A dark thundering, flashing and crashing insanity which shocked the heart and startled the senses. Jos wholeheartedly shared my fears and as we struggled on side by side, we offered each other encouragement and moral support. I was glad to have him by my side; this onslaught would have been unbearable alone. My thoughts turned to Justin, somewhere far below, undoubtedly also being subjected to the same torment. I could not imagine how me must have felt. Onwards through the storm, for five slow miles, over half an hour, lightning bolts were thrown directly at us, booms of thunder rang in our ears. The Timmelsjoch was not a beast who would be conquered without a fight. Another series of tunnels came into view, we crept onwards, my resolution drawing thin, I drew upon Jos’s wry humour and good nature to keep me going. A group of motorcyclists approached us, what they must have thought as they passed us by, who knows, but one of them, dressed in fluorescent orange waterproofs, offered a thumbs up as he passed. A morale booster, how I needed it. A simple expression of encouragement, but offered at that moment when I needed it the most, it meant so much more.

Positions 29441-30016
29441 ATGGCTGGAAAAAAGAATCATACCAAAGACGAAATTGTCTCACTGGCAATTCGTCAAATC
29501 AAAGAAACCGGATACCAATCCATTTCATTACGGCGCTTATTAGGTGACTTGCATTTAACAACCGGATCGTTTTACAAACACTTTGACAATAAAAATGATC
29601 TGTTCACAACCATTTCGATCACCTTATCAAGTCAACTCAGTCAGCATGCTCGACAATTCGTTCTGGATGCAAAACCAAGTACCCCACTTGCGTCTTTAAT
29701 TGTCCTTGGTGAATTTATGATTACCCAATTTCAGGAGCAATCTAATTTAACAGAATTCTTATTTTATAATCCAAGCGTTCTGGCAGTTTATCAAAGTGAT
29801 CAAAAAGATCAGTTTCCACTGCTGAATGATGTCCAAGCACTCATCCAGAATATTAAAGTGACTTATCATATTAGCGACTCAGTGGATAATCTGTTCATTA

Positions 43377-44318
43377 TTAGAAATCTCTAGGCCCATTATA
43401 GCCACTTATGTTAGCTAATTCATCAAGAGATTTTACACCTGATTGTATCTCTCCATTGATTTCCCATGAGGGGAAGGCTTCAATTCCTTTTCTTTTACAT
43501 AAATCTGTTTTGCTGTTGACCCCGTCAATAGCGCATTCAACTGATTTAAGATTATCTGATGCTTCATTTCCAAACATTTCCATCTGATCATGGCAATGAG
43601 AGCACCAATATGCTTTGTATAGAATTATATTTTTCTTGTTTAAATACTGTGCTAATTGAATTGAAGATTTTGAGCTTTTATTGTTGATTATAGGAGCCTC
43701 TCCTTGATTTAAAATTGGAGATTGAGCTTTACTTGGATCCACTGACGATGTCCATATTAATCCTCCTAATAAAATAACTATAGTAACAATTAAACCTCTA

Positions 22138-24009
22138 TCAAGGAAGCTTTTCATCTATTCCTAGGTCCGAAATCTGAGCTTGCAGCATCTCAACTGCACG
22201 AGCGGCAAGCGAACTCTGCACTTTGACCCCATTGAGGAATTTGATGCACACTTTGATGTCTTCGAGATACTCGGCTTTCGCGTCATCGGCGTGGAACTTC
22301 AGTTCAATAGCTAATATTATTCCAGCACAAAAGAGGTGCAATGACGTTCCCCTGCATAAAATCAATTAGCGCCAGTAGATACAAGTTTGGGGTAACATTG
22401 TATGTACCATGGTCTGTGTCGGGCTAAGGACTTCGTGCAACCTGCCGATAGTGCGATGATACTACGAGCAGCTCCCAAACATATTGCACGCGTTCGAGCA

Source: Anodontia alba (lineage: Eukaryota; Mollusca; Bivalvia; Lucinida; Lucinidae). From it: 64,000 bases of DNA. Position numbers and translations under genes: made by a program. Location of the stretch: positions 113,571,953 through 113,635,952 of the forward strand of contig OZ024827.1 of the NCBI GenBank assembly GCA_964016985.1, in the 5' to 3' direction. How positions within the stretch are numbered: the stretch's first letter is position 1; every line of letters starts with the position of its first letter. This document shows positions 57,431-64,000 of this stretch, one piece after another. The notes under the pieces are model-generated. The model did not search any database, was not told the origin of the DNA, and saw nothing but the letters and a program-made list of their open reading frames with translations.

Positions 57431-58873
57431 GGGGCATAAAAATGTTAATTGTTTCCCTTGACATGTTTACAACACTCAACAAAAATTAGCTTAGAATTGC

Attached to the side of one of the tunnels, a blue sign read “Austria 1km,” we were almost there. The torrent started to abate, the dark clouds scattered as quickly as they had arrived and the thunder and lightning rolled off into the distance. I was thankful to be alive, that was the most terrifying experience I had ever been through on a bike, one which I hope never to repeat again. I thanked Jos for accompanying me through such an ordeal, our friendship had just been elevated another notch.